Ivo Skoric on Thu, 8 Apr 1999 08:37:51 +0200 (CEST)

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<nettime> Smoke On The Water

Is the flow of Albanian refugees caused by NATO? It may be that 
Yugoslav Army would not commit such a large scale offensive against 
Kosovo Albanians should it not be as revenge for NATO attacks. On the 
other hand there is a well documented history of escalation in ethnic 
cleansing operations every March (in Croatia, Bosnia and Kosovo 
wars), and Milosevic moved 40,000 troops into Kosovo *before* NATO 
strikes had begun.


A distant war is good for economy: the DOW rises consistently 
since the NATO strikes took full swing. The war that is too 
close is not that good for economy: the Yugoslav dinar is 
now worth a half of its already miserable value at the 
beginning of the strikes. A gallon of gasoline in Belgrade is going 
for $20, so Slivovitz may soon be replacing the fuel.


Another American aircraft is shot down: the spy drone Predator, that 
had technical problems from the beginning. So, I guess that's a piece 
of technology that still has to be worked on.


NATO pulverized Prishtina! Prishtina was "vukovarized" in one night 
in yet another demonstration of power. Serbs/Yugoslav Army deported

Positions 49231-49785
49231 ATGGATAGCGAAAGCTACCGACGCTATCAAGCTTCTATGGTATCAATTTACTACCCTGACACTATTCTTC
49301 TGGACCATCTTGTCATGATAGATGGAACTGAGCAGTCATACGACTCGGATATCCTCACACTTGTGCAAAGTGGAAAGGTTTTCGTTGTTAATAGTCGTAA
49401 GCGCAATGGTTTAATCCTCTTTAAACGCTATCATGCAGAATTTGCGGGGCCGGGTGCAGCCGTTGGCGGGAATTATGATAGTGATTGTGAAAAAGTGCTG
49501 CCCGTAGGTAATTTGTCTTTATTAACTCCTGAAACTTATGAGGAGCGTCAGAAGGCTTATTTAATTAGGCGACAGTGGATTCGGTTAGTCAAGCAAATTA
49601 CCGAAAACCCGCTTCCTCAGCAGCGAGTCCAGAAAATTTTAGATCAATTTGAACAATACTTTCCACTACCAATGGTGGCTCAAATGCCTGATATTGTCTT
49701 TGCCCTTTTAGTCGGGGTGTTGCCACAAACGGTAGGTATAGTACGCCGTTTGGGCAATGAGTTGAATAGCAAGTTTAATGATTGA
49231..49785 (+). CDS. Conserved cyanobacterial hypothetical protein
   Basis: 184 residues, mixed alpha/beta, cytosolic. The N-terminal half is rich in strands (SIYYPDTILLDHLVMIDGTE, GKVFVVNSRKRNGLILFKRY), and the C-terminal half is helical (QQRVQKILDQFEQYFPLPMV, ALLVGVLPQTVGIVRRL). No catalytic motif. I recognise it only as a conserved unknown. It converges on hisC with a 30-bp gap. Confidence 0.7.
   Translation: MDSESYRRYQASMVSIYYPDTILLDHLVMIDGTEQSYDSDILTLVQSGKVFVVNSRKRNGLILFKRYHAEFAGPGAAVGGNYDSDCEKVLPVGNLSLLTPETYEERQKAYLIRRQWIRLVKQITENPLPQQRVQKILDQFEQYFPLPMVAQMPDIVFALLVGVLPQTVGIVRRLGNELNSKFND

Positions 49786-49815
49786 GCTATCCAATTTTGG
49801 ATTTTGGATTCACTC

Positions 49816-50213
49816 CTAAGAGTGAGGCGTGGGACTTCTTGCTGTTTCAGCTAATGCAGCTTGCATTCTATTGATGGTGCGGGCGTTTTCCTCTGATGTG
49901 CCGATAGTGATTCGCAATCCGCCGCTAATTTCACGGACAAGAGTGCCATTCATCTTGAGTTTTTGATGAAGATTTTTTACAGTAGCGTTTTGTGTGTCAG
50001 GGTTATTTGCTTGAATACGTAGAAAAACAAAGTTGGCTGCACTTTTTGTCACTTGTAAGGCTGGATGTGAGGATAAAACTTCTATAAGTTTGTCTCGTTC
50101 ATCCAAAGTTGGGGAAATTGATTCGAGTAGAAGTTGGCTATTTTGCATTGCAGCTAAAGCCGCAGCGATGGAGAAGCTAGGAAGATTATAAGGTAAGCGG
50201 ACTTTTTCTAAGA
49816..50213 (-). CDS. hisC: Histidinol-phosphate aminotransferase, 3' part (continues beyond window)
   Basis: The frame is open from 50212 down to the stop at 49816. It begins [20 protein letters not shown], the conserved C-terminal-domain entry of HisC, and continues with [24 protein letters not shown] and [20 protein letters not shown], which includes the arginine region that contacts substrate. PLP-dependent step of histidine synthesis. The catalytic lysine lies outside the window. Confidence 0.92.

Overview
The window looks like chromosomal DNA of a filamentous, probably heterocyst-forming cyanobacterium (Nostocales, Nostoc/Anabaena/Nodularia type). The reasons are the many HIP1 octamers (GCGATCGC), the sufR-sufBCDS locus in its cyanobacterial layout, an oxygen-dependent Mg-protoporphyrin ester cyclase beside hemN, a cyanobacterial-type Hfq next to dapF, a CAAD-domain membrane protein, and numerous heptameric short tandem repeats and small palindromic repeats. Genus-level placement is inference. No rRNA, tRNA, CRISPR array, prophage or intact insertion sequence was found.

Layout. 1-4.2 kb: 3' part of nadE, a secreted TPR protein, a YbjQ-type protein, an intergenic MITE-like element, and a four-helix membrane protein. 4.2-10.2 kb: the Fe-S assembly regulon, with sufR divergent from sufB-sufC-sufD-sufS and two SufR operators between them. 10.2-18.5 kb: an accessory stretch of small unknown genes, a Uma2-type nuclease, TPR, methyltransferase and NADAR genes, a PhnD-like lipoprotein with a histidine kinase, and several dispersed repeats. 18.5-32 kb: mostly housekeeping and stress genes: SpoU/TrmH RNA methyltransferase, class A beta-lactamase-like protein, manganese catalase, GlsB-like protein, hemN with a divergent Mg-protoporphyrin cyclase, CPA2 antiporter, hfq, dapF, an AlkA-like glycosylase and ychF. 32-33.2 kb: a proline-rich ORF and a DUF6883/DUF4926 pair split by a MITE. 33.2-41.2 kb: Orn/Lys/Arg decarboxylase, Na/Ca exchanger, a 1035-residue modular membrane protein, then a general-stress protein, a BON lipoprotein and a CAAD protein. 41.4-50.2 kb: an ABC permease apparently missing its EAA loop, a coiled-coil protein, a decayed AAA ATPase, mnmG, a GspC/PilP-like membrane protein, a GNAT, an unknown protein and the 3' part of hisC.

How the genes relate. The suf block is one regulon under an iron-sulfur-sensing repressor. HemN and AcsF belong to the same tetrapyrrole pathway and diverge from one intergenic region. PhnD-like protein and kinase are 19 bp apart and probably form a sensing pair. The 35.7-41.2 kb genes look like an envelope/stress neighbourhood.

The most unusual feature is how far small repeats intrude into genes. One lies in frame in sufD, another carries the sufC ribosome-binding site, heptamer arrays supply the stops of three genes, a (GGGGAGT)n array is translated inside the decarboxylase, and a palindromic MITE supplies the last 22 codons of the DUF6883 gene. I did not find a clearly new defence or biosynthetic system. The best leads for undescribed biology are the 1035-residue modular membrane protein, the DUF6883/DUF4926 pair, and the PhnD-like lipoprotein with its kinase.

Albanians from Kosovo a little bit too overzealously, so NATO figured 
out, as in a chess game, that since Prishtina has almost no civilian 
population any more, it is ripe for carpet bombing. Following the 
demolishon of Prishtina, Serb authorities, guided by the same chess 
rules, decided to stop deporting Albanians and started to turn 
refugees from the border with Macedonia back home - they said: "It is 
safe to go home now...." (Yugoslav Army lied landmines on the border, 
just in case some Albanians would not believe them).


Choice of targets is broadening to include government buildings with 
no specific military value. While this opens an unwelcome posibility 
of civilian casualties, it perhaps reflects the NATO's rage against 
Milosevic's recent stunt with the unilateral cease-fire. He is 
mocking NATO with saying - hey, guys, it took me less to achieve my 
military objectives than it took you to achieve yours, and with all 
your power and might. So, now he is getting punished for that 
humiliation. The unwanted but expected side effect of that punishment 
is that Serbs are now united behind its military. Young people who 
just two years ago walked the streets against Milosevic, now stand on 
the bridges in Belgrade (and the remaining bridge in Novi Sad) to 
protect them from NATO bombs. In a typical Balkan irony, the stand-in 
is accompained with rock music. While that government building was 
hit last night in Belgrade, the band played Deep Purple's "Smoke On 
The Water" and the public hold banners intended to insult Clinton 
calling him a "cloned sqiptar" and a "third-rate saxophone player."


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